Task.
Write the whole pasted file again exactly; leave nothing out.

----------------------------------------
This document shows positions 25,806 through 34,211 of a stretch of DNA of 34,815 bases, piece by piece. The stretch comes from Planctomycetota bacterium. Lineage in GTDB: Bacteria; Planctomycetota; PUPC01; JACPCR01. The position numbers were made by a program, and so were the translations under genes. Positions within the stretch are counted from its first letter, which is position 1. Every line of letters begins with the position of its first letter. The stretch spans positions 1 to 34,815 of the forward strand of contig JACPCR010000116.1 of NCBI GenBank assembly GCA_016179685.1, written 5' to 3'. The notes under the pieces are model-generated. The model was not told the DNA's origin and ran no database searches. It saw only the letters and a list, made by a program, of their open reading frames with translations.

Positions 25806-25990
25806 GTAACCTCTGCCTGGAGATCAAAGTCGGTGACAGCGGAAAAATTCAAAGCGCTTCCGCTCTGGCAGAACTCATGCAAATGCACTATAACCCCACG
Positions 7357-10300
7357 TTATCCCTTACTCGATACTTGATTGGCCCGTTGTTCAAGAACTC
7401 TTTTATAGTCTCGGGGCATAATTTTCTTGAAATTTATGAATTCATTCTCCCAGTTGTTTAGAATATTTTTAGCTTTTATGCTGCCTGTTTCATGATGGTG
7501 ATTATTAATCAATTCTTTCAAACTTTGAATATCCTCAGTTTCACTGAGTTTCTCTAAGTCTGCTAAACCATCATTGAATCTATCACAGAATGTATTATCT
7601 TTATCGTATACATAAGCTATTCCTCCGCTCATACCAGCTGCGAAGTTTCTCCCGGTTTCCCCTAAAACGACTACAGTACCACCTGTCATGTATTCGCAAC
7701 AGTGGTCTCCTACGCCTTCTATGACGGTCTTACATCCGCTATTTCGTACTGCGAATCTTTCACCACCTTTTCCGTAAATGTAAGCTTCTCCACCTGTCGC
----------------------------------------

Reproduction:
This document shows positions 25,806 through 34,211 of a stretch of DNA of 34,815 bases, piece by piece. The stretch comes from Planctomycetota bacterium. Lineage in GTDB: Bacteria; Planctomycetota; PUPC01; JACPCR01. The position numbers were made by a program, and so were the translations under genes. Positions within the stretch are counted from its first letter, which is position 1. Every line of letters begins with the position of its first letter. The stretch spans positions 1 to 34,815 of the forward strand of contig JACPCR010000116.1 of NCBI GenBank assembly GCA_016179685.1, written 5' to 3'. The notes under the pieces are model-generated. The model was not told the DNA's origin and ran no database searches. It saw only the letters and a list, made by a program, of their open reading frames with translations.

Positions 25806-25990
25806 GTAACCTCTGCCTGGAGATCAAAGTCGGTGACAGCGGAAAAATTCAAAGCGCTTCCGCTCTGGCAGAACTCATGCAAATGCACTATAACCCCACG
Positions 7357-10300
7357 TTATCCCTTACTCGATACTTGATTGGCCCGTTGTTCAAGAACTC
7401 TTTTATAGTCTCGGGGCATAATTTTCTTGAAATTTATGAATTCATTCTCCCAGTTGTTTAGAATATTTTTAGCTTTTATGCTGCCTGTTTCATGATGGTG
7501 ATTATTAATCAATTCTTTCAAACTTTGAATATCCTCAGTTTCACTGAGTTTCTCTAAGTCTGCTAAACCATCATTGAATCTATCACAGAATGTATTATCT
7601 TTATCGTATACATAAGCTATTCCTCCGCTCATACCAGCTGCGAAGTTTCTCCCGGTTTCCCCTAAAACGACTACAGTACCACCTGTCATGTATTCGCAAC
7701 AGTGGTCTCCTACGCCTTCTATGACGGTCTTACATCCGCTATTTCGTACTGCGAATCTTTCACCACCTTTTCCGTAAATGTAAGCTTCTCCACCTGTCGC